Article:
- Over 50,000 Bank of Mum and Dad transactions set to be supported by pension savings

- 14 per cent of transactions will be supported by the over-55s releasing their own property wealth

ALMOST one in five parents and grandparents aged over 55 are accepting a lower standard of living to help their loved ones onto the housing ladder, research by Legal & General and Cebr has revealed.

The FTSE 100 company’s ‘Bank of Mum and Dad’ (BoMaD) research found that 17 per cent of BoMaD ‘lenders’ either would be, or already are, worse off as a result of providing financial assistance to loved ones.

One in ten (10 per cent) also said they felt less financially secure and four per cent actually postponed retirement after supporting family or friends onto the housing ladder.

Based on the average contribution by BoMaD, an over-55 household would be £18,000 worse off after providing financial support.

The number of ‘lenders’ accepting a lower standard of living was higher amongst those approaching retirement, including over a quarter (27 per cent) of those aged between 55 and 64.

Despite this, thousands will still help their loved ones using pension savings or income in 2018, with over 50,000 transactions partly or wholly funded by those cashing in their pension pots to provide a lump sum for a deposit and nearly 23,000 supported by individuals using their annuity income.

This year, the Bank of Mum and Dad is increasingly using equity release to help the homeownership ambitions of relatives.

Legal & General’s research found that nearly 44,000 housing transactions, roughly 14 per cent of all BoMaD transactions, were partly or wholly supported by equity release, nearly double the number using annuities and over twice as many as those relying on taking out a loan.

However, it remains a largely underutilised source of funding, with just four per cent of over 55s saying they had used equity release.

The research also found that BoMaD lenders were unlikely to take advice in regard to the impact their giving may have on their own financial future.

Before gifting money to help family or friends onto the housing ladder, more than three-quarters (77 per cent) did not speak to a professional adviser or even seek information online.

Chris Knight, CEO, Legal & General Retail Retirement, said: “The Bank of Mum and Dad continues to play a major role in the housing market, but the support many people provide is leaving them feeling the pinch as they approach retirement. This generation is helping family or friends onto the housing ladder, but they don’t necessarily have the wealth to do so without impacting their own retirement plans, and they should get advice to make sure this won’t leave them short of funds.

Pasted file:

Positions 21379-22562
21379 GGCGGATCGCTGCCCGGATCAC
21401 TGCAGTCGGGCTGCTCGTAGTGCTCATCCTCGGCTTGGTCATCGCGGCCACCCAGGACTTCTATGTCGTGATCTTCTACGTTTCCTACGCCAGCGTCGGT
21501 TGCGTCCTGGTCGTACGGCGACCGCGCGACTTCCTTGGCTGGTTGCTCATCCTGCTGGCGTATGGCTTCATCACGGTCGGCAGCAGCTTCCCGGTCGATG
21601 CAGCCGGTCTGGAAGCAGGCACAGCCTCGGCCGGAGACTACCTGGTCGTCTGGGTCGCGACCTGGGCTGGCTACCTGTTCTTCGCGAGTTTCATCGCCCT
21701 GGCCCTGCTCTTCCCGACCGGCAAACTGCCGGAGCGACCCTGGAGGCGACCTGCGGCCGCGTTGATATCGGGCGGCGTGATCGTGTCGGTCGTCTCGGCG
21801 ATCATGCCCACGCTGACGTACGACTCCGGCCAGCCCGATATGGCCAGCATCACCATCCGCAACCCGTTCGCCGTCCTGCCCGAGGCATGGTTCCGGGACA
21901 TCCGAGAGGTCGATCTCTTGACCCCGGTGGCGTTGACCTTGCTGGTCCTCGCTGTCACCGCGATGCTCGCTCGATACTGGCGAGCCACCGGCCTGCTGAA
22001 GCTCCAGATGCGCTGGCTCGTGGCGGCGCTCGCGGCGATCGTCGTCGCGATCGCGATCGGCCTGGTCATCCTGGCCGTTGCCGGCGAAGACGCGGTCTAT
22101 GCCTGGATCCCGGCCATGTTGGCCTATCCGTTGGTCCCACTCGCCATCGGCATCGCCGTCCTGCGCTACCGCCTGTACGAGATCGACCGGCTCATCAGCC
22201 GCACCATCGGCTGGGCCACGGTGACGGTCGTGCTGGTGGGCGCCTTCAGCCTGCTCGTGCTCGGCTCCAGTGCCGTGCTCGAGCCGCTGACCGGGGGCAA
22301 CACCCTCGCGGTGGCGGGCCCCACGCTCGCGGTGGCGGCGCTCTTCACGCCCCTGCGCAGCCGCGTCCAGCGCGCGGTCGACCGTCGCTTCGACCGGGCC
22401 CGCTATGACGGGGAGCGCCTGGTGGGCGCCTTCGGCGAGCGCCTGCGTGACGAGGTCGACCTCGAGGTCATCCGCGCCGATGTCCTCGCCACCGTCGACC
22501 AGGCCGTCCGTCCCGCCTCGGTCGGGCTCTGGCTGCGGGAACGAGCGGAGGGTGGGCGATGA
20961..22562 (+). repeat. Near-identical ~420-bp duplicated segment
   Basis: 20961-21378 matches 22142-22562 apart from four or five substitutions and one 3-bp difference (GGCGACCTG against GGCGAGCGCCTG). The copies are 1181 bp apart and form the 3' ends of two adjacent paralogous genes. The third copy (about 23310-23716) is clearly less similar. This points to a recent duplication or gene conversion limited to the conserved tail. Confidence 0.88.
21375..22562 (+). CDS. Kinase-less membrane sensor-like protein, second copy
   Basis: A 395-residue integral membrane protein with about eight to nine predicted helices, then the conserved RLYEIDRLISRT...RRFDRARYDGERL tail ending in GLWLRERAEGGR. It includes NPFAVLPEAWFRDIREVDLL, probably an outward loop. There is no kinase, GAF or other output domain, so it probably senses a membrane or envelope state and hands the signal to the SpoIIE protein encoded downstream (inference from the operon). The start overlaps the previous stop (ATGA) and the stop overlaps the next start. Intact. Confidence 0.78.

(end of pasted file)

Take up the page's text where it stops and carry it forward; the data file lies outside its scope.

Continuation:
“After years of record lows, increases in the base interest rate also provide the added challenge of a rising cost of borrowing. Nearly a fifth of those aged 55 and over face a lower standard of living after helping loved ones onto the housing ladder, with one in ten also feeling less safe about their financial future at a critical stage in their lives.

“The good news is that more people are looking at the alternatives. Property wealth has the potential to be a transformative force for so many people in retirement and, as this research shows, more people are now using lifetime mortgages to provide a ‘living inheritance’ that is, transforming the lives of their loved ones.”

Other key findings from Legal & General’s “Bank of Mum and Dad” research include:

• Women (14 per cent) were twice as likely as men (seven per cent) to be concerned about their financial circumstances after gifting money

• More than a quarter of women (26 per cent) accepted a lower standard of living after providing financial support, double the share of men (13 per cent)

• 20 per cent of BoMaD transactions were partly or wholly supported by ‘lenders’ downsizing

Chris Knight, CEO, Legal & General Retail Retirement, concludes:

“Parents and grandparents across the UK are often digging deep into their pension pots to support loved ones, balancing the housing needs of their children and grandchildren with their own retirement goals. Worryingly, in the majority of cases these individuals aren’t taking advice before they ‘lend’.

“Addressing the housing crisis by delivering more affordable homes is key, but we also need to address the shortfall in retirement planning too. For our sector, financial services, that means rethinking the way we communicate with consumers. It means getting people thinking about retirement income earlier, helping them build their retirement plan and laying out all the options available to them. If we can do this, we can help people to be this generous without leaving themselves short - helping their family onto the property ladder, but also ensuring they have the best retirement they can.”

The findings follow earlier research released by Legal & General on the size of BoMaD, which is set to be the equivalent of a £5.7bn mortgage lender this year, responsible for more than one in four UK housing transactions in 2018.

However, this year also saw BoMaD lenders potentially ‘feeling the pinch’, with the average contribution falling by nearly 20 per cent compared to 2017.